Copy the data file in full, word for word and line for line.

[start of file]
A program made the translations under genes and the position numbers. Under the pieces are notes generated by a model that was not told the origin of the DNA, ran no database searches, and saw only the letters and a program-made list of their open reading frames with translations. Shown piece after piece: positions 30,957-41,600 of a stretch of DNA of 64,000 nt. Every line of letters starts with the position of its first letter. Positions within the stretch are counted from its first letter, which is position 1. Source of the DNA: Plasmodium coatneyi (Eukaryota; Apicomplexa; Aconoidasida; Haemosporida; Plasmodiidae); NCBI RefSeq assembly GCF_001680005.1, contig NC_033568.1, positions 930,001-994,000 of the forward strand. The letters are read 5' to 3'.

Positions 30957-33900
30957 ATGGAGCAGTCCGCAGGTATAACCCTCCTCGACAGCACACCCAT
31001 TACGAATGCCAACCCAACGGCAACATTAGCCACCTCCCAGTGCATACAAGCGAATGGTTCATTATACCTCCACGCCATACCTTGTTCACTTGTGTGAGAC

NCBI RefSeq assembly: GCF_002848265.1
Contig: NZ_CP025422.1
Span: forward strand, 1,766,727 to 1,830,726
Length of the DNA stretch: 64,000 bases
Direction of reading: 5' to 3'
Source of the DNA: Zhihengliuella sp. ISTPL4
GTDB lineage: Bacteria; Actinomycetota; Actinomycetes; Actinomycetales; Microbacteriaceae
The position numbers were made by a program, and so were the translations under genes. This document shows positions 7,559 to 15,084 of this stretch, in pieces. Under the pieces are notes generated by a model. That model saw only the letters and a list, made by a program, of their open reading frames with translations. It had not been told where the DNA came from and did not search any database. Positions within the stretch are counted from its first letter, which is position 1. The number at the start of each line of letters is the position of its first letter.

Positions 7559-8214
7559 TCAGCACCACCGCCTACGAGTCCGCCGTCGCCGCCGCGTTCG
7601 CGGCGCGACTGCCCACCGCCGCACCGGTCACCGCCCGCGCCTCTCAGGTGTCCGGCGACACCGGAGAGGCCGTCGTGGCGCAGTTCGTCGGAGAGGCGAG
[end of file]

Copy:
A program made the translations under genes and the position numbers. Under the pieces are notes generated by a model that was not told the origin of the DNA, ran no database searches, and saw only the letters and a program-made list of their open reading frames with translations. Shown piece after piece: positions 30,957-41,600 of a stretch of DNA of 64,000 nt. Every line of letters starts with the position of its first letter. Positions within the stretch are counted from its first letter, which is position 1. Source of the DNA: Plasmodium coatneyi (Eukaryota; Apicomplexa; Aconoidasida; Haemosporida; Plasmodiidae); NCBI RefSeq assembly GCF_001680005.1, contig NC_033568.1, positions 930,001-994,000 of the forward strand. The letters are read 5' to 3'.

Positions 30957-33900
30957 ATGGAGCAGTCCGCAGGTATAACCCTCCTCGACAGCACACCCAT
31001 TACGAATGCCAACCCAACGGCAACATTAGCCACCTCCCAGTGCATACAAGCGAATGGTTCATTATACCTCCACGCCATACCTTGTTCACTTGTGTGAGAC

NCBI RefSeq assembly: GCF_002848265.1
Contig: NZ_CP025422.1
Span: forward strand, 1,766,727 to 1,830,726
Length of the DNA stretch: 64,000 bases
Direction of reading: 5' to 3'
Source of the DNA: Zhihengliuella sp. ISTPL4
GTDB lineage: Bacteria; Actinomycetota; Actinomycetes; Actinomycetales; Microbacteriaceae
The position numbers were made by a program, and so were the translations under genes. This document shows positions 7,559 to 15,084 of this stretch, in pieces. Under the pieces are notes generated by a model. That model saw only the letters and a list, made by a program, of their open reading frames with translations. It had not been told where the DNA came from and did not search any database. Positions within the stretch are counted from its first letter, which is position 1. The number at the start of each line of letters is the position of its first letter.

Positions 7559-8214
7559 TCAGCACCACCGCCTACGAGTCCGCCGTCGCCGCCGCGTTCG
7601 CGGCGCGACTGCCCACCGCCGCACCGGTCACCGCCCGCGCCTCTCAGGTGTCCGGCGACACCGGAGAGGCCGTCGTGGCGCAGTTCGTCGGAGAGGCGAG